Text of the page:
Athletes, fans enjoy Closing Ceremony
ATHENS, Greece -- Efharisto!
A nervous world learned the Greek word for thank you and repeated it endlessly at an astonishingly successful Athens Olympics that quelled fears, surprised skeptics and greatly honored the birthplace of the Games.
Efharisto for the thousands of security forces who stood guard day and night, keeping terrorism away. An undercurrent of danger, a sense of tranquility. We saw guns everywhere, walked in peace.
Fireworks and spectacular lighting kicked off the closing ceremony Sunday night, a two-hour extravaganza of folk dancing and music in the Olympic tradition that summed up the glee and relief the Games brought to Greece. Afterward, thousands of athletes marched into the Olympic stadium, waving their arms and flags, snapping photos of each other, hugging, and basking in the cheers of 70,000 fans.
A full moon lit up the sky, adding an extra sparkle to the night. Not quite as high above the celebration was the white security blimp, keeping a watchful eye on the all the action -- as it did throughout the Games.
"You have won," International Olympic Committee president Jacques Rogge told the Greek people, who responded with a roar. "You have won by brilliantly meeting the tough challenge of holding the Games.
"These were unforgettable, dream Games."
He was right, even if they started slowly the first week with empty seats and vacant plazas as many Greeks took their holidays and frightened tourists stayed away. The second week saw the Games transformed. The huge Olympic stadium was packed each night for track and field. Basketball, tennis and beach volleyball rocked.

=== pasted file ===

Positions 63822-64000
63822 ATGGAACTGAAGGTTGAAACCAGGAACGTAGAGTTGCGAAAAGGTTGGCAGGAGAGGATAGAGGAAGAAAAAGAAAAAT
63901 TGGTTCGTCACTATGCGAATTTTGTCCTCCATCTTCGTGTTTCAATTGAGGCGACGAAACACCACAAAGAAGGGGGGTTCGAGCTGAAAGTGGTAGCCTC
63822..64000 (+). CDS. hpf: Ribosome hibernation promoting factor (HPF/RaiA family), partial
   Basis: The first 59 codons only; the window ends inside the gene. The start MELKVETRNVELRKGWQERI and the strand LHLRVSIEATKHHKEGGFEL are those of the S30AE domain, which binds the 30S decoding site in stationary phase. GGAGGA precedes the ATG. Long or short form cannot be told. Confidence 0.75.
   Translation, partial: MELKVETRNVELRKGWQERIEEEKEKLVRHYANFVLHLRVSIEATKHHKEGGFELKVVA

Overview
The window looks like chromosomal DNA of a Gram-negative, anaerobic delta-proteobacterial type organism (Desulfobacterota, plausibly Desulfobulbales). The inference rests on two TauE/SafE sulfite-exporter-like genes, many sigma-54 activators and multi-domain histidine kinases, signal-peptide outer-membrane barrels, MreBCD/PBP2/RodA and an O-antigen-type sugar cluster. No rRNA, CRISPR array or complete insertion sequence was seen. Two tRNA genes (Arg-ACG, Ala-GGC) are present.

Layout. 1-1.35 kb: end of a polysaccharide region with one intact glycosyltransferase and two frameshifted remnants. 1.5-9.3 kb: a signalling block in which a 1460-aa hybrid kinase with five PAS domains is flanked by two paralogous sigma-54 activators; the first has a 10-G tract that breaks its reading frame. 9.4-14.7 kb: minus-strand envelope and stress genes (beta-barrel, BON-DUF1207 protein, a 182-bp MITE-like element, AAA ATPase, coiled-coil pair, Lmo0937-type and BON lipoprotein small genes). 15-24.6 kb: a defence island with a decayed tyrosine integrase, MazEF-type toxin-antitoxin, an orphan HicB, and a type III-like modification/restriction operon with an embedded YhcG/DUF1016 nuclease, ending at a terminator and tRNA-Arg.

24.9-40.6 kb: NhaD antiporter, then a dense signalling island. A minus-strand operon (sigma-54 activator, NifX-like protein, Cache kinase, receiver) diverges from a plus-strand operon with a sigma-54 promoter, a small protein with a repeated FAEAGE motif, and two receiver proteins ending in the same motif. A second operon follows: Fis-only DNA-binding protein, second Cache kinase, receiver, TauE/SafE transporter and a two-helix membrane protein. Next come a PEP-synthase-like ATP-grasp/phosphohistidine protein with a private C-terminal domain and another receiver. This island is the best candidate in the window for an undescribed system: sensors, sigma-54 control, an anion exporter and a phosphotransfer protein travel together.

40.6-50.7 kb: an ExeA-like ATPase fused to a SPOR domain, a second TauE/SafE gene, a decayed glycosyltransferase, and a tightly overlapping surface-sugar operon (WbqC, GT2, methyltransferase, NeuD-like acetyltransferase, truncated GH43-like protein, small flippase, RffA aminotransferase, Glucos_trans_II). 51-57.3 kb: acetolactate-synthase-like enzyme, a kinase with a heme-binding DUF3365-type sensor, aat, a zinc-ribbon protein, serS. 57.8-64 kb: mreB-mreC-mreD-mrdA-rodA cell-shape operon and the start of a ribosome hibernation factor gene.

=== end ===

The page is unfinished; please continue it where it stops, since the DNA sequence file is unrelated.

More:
There had been no shortage of worries that Athens would not be ready for these Games. As late as March 2000, the IOC considered moving the Olympics out of Greece, possibly to South Korea.
"It's always nice to underpromise and overdeliver," said Jim Easton, an American IOC vice president.
Athletes who finished their events partied, roaming the Plaka, Syntagma and Omonia squares. It was Greece at its rollicking best, a spirited fusion of visitors from all countries, and of all colors and ages. It reminded us again, at a time when we need all the reminding we can get, that the Olympics celebrate humanity's highest aspirations, the universal quest for peace and the exalted qualities of body, mind and spirit that transcend cultures.
Efharisto, Athens, for coupling the ancient with the new, putting up with years of jarring construction, spending billions beyond your budget, and giving us a glimpse of your future as a sophisticated, modern city.
"The world discovered a new Greece," said Athens 2004 president Gianna Angelopoulos-Daskalaki, who made it all happen with her fierce determination to overcome construction delays and avoid an international humiliation.
These Games took us to their sacred origin in Olympia, the mythological home of the gods, to watch the shot put, to Marathon to stand on the spot where the race got its name.